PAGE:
For anyone age 50 and above, an accidental fall can bring special risks. Young people can heal relatively quickly from injured body parts; for older folks, there is much more of a danger of serious and lasting damage, including hip fractures, cuts and head and brain injuries. As a result, it is crucial for seniors to be mindful of the steps that can be taken to minimize the potential for falling. Here, as suggested by EverydayHealth.com, are a few pointers that can be valuable in this regard.
• Clean up clutter. The easiest method for preventing falls is to keep one’s home neat and tidy. Remove all clutter, such as stacks of old newspapers and magazines, especially from hallways and staircases.
• Repair or remove tripping hazards. Sometimes home fixtures can contribute to falls, which can then lead to back pain and other injuries. Examine every room and hallway, looking for items such as loose carpet, slippery throw rugs, or wood floorboards that stick up. Then repair, remove or replace those items for more effective fall prevention.
• Install grab bars and handrails. These safety devices are crucial for going up and down stairs, getting on and off the toilet, and stepping in and out of the bathtub without getting injured. One suggestion is installing grab bars by toilets and bathtubs and handrails in stairways and hallways. Have a handyman or family member help with this if necessary.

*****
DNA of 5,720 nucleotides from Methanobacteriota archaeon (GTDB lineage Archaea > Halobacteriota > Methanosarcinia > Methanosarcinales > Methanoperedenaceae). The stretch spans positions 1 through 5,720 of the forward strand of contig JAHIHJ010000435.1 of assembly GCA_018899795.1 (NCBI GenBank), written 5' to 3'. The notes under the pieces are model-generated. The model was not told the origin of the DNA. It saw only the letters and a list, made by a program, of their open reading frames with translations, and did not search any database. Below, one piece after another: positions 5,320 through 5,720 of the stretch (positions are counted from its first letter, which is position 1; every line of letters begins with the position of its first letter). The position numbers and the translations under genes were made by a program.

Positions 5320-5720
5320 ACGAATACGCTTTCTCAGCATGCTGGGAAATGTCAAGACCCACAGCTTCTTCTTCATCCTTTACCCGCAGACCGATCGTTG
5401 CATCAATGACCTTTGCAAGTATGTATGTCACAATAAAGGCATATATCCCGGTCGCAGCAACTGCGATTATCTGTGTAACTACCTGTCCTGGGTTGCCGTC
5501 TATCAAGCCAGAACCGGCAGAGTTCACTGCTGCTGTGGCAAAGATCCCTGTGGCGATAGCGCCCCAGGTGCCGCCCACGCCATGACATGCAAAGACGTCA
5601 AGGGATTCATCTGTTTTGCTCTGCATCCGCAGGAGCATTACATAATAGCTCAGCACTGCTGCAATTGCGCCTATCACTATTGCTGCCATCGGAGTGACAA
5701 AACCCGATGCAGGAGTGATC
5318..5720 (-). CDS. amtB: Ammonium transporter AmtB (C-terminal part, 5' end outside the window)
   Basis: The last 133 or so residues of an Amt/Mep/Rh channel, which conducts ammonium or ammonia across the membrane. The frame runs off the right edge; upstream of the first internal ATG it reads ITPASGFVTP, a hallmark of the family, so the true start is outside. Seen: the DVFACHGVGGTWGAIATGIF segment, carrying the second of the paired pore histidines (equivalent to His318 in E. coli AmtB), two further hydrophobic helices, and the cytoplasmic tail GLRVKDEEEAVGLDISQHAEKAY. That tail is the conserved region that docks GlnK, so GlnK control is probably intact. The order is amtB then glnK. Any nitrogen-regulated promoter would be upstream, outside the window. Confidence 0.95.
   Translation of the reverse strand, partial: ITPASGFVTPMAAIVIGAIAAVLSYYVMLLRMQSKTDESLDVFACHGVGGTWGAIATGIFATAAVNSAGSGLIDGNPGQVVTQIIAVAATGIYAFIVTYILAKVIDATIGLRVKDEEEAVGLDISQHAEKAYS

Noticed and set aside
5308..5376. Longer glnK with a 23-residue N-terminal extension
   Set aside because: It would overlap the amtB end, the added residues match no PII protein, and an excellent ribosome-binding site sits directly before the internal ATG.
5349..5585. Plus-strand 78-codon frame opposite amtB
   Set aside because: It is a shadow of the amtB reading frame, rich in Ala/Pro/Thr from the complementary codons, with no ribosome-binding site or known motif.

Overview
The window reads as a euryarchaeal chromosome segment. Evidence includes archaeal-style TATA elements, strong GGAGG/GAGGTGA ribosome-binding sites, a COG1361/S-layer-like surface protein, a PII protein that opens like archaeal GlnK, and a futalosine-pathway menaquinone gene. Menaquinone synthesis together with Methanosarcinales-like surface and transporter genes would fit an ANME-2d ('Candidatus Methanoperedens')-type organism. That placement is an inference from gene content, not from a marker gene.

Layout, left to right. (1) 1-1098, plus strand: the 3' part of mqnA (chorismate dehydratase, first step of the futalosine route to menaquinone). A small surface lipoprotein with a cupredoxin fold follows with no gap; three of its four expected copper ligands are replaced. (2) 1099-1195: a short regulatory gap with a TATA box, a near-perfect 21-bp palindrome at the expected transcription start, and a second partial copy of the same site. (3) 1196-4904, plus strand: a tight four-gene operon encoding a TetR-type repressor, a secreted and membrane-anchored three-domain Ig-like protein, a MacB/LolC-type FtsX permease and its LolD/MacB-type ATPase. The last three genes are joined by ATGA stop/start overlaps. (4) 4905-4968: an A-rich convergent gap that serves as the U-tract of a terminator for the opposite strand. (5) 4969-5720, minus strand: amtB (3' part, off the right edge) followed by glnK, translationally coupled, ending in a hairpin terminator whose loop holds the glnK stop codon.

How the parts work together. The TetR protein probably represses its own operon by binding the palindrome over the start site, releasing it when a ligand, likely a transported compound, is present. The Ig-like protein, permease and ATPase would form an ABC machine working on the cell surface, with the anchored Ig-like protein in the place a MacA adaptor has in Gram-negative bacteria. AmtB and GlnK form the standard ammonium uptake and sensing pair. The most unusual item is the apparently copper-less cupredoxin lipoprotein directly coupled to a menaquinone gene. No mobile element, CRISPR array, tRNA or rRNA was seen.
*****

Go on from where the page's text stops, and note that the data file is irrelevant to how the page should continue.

• Avoid wearing loose clothing. Everyone wants to feel comfortable at home, but baggy clothes can sometimes make a person more likely to fall. Opt for better-fitting and properly hemmed clothing that doesn’t bunch up or drag on the ground.
• Light it right. Inadequate lighting is another major hazard. To create a home that’s more suitable for the elderly, install brighter light bulbs where needed, particularly in stairways and narrow hallways. It is also recommended to add night-lights in bedrooms and bathrooms for better guidance at night.
• Wear shoes. Socks may be comfortable, but they present a slipping risk. Preventing falls at home can be as simple as wearing shoes. Non-slip socks that have grips on the soles of the feet can also be purchased if shoes are too uncomfortable.
• Make it nonslip. Bathtubs and showers, as well as floors in kitchens, bathrooms and porches, can become extremely dangerous when wet. To prevent falls on slick surfaces, nonslip mats are recommended.
Perhaps the only thing worse than suffering the consequences of a bad fall is knowing that it could have been easily prevented! Anyone who applies these tips can feel confident that they are taking positive steps to prevent a potentially traumatic experience.
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